18 Sep Is life insurance part of my estate?
Q. Should life insurance be included in one’s estate?
— Planning ahead
A. Estate planning can be confusing because certain assets are treated differently.
Life insurance can be a handy tool — as long as you understand how it’s taxed.
There are generally three scenarios under which life insurance proceeds are included in a taxable estate, said Shirley Whitenack, an estate planning attorney with Schenck, Price, Smith & King in Florham Park.
The proceeds would generally be included in the taxable estate if the life insurance proceeds are payable to the estate, if the deceased person possessed an “incident of ownership” in the life insurance policy or if the ownership of the policy was transferred within three years of death.
“An incident of ownership means that the deceased person either owned the policy or had the right to assign or terminate the policy, designate or change beneficiaries or borrow against the cash value,” Whitenack said.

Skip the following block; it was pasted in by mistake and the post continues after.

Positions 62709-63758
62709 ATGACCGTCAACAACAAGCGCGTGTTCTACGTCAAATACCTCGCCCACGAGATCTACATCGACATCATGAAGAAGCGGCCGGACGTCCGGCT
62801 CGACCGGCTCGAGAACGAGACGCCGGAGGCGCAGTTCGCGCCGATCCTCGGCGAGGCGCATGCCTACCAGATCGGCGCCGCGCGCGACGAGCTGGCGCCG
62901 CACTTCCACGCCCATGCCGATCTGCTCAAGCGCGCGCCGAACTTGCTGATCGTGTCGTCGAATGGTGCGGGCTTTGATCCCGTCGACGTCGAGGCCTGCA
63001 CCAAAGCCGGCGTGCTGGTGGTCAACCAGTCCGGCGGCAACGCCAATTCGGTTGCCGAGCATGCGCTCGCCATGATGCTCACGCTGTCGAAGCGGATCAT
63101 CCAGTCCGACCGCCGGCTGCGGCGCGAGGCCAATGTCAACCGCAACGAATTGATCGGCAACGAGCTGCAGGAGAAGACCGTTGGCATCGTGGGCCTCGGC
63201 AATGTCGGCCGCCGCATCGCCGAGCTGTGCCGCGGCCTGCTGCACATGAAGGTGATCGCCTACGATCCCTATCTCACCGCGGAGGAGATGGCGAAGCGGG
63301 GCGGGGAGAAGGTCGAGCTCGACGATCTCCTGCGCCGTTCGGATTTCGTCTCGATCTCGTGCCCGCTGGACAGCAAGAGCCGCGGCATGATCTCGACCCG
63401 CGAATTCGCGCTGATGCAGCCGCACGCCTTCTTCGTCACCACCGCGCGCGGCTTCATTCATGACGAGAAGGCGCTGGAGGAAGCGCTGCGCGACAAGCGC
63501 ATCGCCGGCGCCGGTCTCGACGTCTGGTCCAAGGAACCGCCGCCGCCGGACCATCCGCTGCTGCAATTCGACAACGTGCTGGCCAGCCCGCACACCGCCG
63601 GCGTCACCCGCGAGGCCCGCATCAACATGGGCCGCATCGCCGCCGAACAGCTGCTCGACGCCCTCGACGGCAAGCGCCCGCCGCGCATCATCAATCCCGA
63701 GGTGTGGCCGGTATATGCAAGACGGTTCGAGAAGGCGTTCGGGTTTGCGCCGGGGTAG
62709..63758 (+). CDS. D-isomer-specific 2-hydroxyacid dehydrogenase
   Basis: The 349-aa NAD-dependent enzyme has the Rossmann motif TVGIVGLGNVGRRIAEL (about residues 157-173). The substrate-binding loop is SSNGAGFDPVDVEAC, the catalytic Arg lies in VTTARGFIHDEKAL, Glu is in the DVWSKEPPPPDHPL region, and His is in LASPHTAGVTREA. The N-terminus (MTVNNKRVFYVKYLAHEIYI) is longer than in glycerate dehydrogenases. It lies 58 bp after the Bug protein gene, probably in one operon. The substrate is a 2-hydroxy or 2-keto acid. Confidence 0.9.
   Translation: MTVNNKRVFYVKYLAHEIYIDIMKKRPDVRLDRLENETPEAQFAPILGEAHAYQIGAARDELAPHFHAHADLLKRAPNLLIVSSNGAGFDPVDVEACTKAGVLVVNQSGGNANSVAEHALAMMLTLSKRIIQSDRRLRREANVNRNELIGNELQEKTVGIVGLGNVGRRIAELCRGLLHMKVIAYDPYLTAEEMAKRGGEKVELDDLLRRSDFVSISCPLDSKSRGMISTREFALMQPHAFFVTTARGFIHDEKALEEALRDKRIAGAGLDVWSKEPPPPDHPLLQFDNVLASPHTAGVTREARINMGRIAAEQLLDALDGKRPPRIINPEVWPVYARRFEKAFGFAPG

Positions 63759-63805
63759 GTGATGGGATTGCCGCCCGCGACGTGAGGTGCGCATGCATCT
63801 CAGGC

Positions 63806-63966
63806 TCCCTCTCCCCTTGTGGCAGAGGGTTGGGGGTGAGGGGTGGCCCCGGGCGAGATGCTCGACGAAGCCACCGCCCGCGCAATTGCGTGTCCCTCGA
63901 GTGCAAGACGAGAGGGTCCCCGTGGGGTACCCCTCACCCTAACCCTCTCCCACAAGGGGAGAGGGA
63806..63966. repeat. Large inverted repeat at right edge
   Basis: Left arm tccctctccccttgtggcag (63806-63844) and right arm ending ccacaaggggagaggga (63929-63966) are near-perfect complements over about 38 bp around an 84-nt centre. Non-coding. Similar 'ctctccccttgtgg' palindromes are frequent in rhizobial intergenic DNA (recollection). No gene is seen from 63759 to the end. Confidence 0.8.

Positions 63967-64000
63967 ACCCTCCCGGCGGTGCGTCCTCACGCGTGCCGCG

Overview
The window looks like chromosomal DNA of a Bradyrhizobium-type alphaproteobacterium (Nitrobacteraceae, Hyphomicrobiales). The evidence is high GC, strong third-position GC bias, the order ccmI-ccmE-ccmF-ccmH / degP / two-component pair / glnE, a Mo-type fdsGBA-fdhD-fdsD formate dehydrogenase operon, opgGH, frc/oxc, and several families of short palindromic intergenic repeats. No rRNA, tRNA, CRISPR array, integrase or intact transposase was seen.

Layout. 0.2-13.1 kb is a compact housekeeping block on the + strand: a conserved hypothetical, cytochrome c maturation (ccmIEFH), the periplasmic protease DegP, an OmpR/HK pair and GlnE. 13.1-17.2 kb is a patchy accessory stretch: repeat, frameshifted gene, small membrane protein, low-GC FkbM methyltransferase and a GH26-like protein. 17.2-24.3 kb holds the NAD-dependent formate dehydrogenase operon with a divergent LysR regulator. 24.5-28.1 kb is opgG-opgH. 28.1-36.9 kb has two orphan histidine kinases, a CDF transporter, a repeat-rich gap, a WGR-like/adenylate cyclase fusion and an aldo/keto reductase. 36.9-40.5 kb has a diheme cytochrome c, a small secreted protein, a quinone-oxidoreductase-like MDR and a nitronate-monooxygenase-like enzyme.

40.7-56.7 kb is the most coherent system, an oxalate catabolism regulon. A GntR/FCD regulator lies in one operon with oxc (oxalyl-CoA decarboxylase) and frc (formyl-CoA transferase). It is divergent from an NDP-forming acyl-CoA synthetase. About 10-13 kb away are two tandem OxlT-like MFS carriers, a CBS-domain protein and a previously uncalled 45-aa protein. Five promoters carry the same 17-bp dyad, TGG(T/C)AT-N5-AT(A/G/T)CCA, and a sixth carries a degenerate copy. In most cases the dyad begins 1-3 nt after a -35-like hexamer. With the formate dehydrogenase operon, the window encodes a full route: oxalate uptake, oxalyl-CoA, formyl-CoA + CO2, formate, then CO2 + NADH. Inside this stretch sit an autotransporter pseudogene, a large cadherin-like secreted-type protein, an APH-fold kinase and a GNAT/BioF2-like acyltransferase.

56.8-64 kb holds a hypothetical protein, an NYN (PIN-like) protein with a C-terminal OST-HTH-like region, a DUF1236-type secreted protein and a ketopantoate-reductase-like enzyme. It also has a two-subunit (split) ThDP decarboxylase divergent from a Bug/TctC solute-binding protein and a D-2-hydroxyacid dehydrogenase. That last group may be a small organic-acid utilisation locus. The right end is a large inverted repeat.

If you want to exclude life insurance proceeds from your estate, one strategy is to establish an irrevocable life insurance trust, commonly known as an ILIT.
“When an ILIT purchases a life insurance policy, the proceeds are not included in the taxable estate,” Whitenack said. “When an existing policy is transferred into an ILIT, the proceeds are not included in the taxable estate if the transfer took place more than three years before the death of the policy owner.”
If you’re considering this strategy, or you want to see what else you can do to lower your taxable estate, it’s time to call an estate planning attorney.
Email your questions to .
This post was originally published in September 2017.NJMoneyHelp.com presents certain general financial planning principles and advice, but should never be viewed as a substitute for obtaining advice from a personal professional advisor who understands your unique individual circumstances.